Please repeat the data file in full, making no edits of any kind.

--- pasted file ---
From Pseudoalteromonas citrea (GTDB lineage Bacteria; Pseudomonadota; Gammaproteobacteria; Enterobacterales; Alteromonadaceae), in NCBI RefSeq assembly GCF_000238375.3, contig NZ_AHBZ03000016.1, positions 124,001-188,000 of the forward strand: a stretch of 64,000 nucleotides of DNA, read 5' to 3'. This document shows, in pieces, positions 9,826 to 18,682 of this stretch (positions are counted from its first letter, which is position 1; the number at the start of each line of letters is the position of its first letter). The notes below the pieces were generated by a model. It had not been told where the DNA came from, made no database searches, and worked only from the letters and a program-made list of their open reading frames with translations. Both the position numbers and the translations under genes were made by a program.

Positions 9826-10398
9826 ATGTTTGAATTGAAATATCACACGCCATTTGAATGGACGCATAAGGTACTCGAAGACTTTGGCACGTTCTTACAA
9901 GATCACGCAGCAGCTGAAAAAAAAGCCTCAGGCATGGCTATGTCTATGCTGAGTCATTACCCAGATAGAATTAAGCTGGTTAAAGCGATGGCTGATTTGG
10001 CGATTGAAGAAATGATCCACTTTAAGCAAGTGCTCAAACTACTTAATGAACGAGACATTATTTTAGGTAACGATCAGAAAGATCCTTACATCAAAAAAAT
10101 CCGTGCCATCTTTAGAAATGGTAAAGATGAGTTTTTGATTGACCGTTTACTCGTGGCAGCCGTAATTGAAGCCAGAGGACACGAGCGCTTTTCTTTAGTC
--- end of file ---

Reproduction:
From Pseudoalteromonas citrea (GTDB lineage Bacteria; Pseudomonadota; Gammaproteobacteria; Enterobacterales; Alteromonadaceae), in NCBI RefSeq assembly GCF_000238375.3, contig NZ_AHBZ03000016.1, positions 124,001-188,000 of the forward strand: a stretch of 64,000 nucleotides of DNA, read 5' to 3'. This document shows, in pieces, positions 9,826 to 18,682 of this stretch (positions are counted from its first letter, which is position 1; the number at the start of each line of letters is the position of its first letter). The notes below the pieces were generated by a model. It had not been told where the DNA came from, made no database searches, and worked only from the letters and a program-made list of their open reading frames with translations. Both the position numbers and the translations under genes were made by a program.

Positions 9826-10398
9826 ATGTTTGAATTGAAATATCACACGCCATTTGAATGGACGCATAAGGTACTCGAAGACTTTGGCACGTTCTTACAA
9901 GATCACGCAGCAGCTGAAAAAAAAGCCTCAGGCATGGCTATGTCTATGCTGAGTCATTACCCAGATAGAATTAAGCTGGTTAAAGCGATGGCTGATTTGG
10001 CGATTGAAGAAATGATCCACTTTAAGCAAGTGCTCAAACTACTTAATGAACGAGACATTATTTTAGGTAACGATCAGAAAGATCCTTACATCAAAAAAAT
10101 CCGTGCCATCTTTAGAAATGGTAAAGATGAGTTTTTGATTGACCGTTTACTCGTGGCAGCCGTAATTGAAGCCAGAGGACACGAGCGCTTTTCTTTAGTC